Flax fans fight back as EU slashes aid

By Andrew Blake

FLAX promoters are fighting hard against EU commission moves to slash the crops area aid to the linseed level, plus some processing aid, and restrict production to IACS land.

Such changes would decimate the fledgling UK industry which has tremendous potential, according to Christopher Spedding of Hants merchant Robin Appel, the firm behind British Fibre.

“But they are only proposals, and as far as we are concerned it is definitely not the end of the line for flax.”

The proposals, which would hit hemp production in the same way, are biased and ill-written, claims Mr Spedding.

“They appear to reflect another attempt by the traditional producers of fibres for linen on the continent to keep the subsidy to themselves. But after 18 years, since the subsidy has been available, they ought to be able to survive without it. It is the developing industry which requires support.”

Similar proposals were made in 1996, but shelved, he notes.

All the expansion in recent years, including that in which BF is involved, is for short-fibre combine-harvested flax where demand outstrips supply, he maintains.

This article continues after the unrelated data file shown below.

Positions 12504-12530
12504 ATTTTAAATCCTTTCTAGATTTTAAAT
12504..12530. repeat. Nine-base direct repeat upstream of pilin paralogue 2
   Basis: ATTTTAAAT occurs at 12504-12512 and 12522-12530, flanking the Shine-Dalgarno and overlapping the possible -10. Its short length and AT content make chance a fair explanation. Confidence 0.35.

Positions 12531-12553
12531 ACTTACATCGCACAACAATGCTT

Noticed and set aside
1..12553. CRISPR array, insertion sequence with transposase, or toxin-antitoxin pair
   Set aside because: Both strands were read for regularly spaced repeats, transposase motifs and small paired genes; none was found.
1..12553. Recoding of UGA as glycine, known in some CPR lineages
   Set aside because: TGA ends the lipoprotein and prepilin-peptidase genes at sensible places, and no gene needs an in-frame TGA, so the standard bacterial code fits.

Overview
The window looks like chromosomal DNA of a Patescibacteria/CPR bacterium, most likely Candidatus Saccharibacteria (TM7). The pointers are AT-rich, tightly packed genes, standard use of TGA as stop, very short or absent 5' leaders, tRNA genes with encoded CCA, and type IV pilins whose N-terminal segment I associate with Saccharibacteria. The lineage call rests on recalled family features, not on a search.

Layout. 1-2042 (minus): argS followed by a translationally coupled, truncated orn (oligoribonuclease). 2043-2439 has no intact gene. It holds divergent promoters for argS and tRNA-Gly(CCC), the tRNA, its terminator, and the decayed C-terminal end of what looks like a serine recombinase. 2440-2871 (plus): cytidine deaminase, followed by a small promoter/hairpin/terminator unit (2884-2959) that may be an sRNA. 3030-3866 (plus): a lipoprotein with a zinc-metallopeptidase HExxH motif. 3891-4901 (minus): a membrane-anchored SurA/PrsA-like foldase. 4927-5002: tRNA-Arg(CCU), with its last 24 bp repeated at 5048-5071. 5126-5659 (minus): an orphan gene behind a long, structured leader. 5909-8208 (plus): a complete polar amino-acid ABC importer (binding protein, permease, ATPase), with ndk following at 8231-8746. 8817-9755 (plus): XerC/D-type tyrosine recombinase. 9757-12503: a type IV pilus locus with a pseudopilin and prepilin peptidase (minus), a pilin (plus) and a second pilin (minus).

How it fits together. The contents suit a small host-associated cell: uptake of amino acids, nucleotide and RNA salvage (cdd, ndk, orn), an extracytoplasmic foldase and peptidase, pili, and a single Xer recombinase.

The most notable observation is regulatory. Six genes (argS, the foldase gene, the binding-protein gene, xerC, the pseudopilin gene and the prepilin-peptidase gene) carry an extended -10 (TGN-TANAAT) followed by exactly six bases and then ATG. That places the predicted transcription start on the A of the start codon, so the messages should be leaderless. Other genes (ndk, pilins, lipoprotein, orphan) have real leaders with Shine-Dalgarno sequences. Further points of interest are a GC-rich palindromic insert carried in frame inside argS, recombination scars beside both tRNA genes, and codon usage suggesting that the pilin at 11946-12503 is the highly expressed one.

“Well over £1 million of public money has been invested in the UK flax industry by MAFF and the DTI. And we estimate that another £2-3m has come from private funding.

“To pull the plug now just wouldnt make sense.”

Much of the short-fibre material is used to replace wood and plastics, in industries such as car production.

“If the proposals go through in full they would clobber the English flax industry at the stroke of a pen,” says Mark Jones of Dorking-based merchant Attlees.

“We are lobbying hard against them.”

The main effect would be that flax would be grown only on IACS-registered land, whereas 95% is currently produced on ineligible land in livestock areas, he explains.

Rapid expansion of flax-growing in Spain and the UK is said to be the main spur for the EC proposals, though the infant UK hemp industry would also be hit by the moves.

But Spain is currently being investigated under allegations of fraud and the UK area has recently declined, notes the NFUs Stuart Thomson.

The Spanish flax area soared from just 187ha (462 acres) in 1993 to 126,000ha (311,000 acres) or more than half the total EU area, notes Mr Spedding.

Policing of the rules governing production and processing in Spain has been particularly lax, he believes.

By contrast the UK area has stabilised at about 15,000ha (37,000 acres) over the four years since production began seriously, says Mr Jones.

The UK rules have also been tightened so that the minimum seed and fibre yield for 2000 to qualify for subsidy is 2t/ha (16cwt/acre) – twice what it was in 1998. “There is tough legislation.”

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